Two policy briefs for the conservation of seabirds were created

At the end of 2023, the implementation of the LIFE Artina project ended. Over the past 5 years we have been working on improving the conservation status of three globally and/or regionally endangered seabirds in the Adriatic: Yelkouan shearwater, Scopoli’s shearwater and Audouin’s gull. During the implementation of the project on Lastovo we managed to greatly improve breeding conditions for these birds through the removal and population control of invasive mammals on the seabird colonies, in particular for both shearwater species.

The next steps should now focus on also improving the conditions for these species at sea. Based on GPS-tracking and movement analyses the LIFE Artina team designated the first fully marine Important Bird and Biodiversity Areas  – IBAs in Croatia, and proposed the expansion of two existing IBAs. In 2024, each of these sites should be converted into a Special Protection Areas (SPA) and become part of the Natura 2000 network in Croatia. These SPAs will have management objectives and measures in place to make sure that threats to seabirds will be mitigated. Threats such as seabird bycatch, overfishing, marine pollution, climate change and energy infrastructure.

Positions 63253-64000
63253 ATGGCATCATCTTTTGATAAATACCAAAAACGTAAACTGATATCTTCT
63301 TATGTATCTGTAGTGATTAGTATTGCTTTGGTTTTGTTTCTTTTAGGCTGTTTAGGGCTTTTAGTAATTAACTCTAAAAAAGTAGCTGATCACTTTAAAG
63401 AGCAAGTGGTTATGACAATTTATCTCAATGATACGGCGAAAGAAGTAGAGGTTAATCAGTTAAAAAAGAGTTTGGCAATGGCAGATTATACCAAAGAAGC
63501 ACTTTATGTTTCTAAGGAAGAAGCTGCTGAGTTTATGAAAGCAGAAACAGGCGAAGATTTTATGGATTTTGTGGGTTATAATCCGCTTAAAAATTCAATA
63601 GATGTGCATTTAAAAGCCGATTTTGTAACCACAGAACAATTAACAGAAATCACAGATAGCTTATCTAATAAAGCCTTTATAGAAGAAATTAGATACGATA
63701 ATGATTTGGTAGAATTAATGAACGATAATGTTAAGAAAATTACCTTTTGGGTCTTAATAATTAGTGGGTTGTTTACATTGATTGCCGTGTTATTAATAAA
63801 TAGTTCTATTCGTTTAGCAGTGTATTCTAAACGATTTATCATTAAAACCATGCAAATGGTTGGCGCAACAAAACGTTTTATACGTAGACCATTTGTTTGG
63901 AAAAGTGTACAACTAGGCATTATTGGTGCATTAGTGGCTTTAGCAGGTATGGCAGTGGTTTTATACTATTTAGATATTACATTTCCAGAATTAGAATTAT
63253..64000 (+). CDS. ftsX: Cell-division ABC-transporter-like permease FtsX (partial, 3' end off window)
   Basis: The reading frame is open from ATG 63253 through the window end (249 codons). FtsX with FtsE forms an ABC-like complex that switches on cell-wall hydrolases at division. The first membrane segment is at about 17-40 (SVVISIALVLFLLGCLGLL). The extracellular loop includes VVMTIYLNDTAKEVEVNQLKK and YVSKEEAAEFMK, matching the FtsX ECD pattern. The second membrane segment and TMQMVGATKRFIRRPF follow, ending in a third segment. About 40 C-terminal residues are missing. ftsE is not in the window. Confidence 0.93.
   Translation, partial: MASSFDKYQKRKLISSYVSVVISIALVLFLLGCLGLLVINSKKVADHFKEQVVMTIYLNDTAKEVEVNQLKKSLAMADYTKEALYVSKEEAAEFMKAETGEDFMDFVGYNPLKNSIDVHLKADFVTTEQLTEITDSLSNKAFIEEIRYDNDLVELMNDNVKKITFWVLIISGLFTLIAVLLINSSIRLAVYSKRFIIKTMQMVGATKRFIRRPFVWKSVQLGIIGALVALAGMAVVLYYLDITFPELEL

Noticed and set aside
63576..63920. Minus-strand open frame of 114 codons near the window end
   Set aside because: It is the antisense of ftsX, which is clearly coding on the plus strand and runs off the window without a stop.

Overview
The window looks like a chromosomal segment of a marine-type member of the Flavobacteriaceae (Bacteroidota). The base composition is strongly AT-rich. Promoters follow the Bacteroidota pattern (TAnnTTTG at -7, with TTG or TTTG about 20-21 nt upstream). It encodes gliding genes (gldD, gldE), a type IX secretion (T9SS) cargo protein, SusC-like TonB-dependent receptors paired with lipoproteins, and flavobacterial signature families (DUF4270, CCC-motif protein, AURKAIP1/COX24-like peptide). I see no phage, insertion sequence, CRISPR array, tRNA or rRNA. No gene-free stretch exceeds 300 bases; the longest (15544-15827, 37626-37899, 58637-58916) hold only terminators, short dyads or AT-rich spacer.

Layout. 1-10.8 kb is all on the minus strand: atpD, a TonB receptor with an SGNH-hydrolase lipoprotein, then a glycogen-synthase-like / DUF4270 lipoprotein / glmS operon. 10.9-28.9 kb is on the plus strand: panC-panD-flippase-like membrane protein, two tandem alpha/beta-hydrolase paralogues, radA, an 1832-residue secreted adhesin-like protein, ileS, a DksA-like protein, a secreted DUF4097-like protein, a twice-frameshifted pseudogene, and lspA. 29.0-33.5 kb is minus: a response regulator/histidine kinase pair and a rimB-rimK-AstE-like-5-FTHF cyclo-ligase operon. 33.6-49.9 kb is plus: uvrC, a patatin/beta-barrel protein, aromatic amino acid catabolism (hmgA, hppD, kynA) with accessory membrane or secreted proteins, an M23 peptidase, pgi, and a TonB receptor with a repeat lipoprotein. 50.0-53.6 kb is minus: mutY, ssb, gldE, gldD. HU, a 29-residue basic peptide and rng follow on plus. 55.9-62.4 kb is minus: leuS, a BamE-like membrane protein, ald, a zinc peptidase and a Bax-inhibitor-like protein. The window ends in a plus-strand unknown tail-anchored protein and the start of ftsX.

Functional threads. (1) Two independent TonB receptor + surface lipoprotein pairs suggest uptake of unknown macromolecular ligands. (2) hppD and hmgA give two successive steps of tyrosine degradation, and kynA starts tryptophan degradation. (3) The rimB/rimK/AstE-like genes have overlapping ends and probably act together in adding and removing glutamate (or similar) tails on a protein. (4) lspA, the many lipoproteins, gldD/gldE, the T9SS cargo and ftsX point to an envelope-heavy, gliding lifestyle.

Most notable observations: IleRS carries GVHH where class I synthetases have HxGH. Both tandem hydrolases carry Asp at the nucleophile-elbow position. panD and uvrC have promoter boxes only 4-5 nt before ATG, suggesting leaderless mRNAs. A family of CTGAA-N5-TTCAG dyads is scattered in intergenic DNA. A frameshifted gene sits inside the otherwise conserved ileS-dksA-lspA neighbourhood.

As part of LIFE Artina, we made some first steps in dealing with these threats, for example by engaging with fishermen to test different types of modified fishing gear in order to find ways to mitigate seabird bycatch. However, we have just started scratching the surface, while the pressure on the marine domain is increasing, even more so now with the development of renewables. To address these issues, the LIFE Artina project has created two policy briefs. The first is about bird-friendly marine policy and the second is a policy brief focused on seabird bycatch.

Policy briefs were sent to relevant stakeholders at national and international level. This includes ministries responsible for nature protection and fisheries, public institutions for the management of protected and Natura 2000 areas, institutions, non-governmental organizations, and networks dealing with nature conservation, local action groups in fisheries (FLAGs), as well as representatives of the EU Parliament who deal with environmental and fisheries issues.

We hope that these policy briefs will be an inspiration to continue working together to preserve seabirds in the years to come.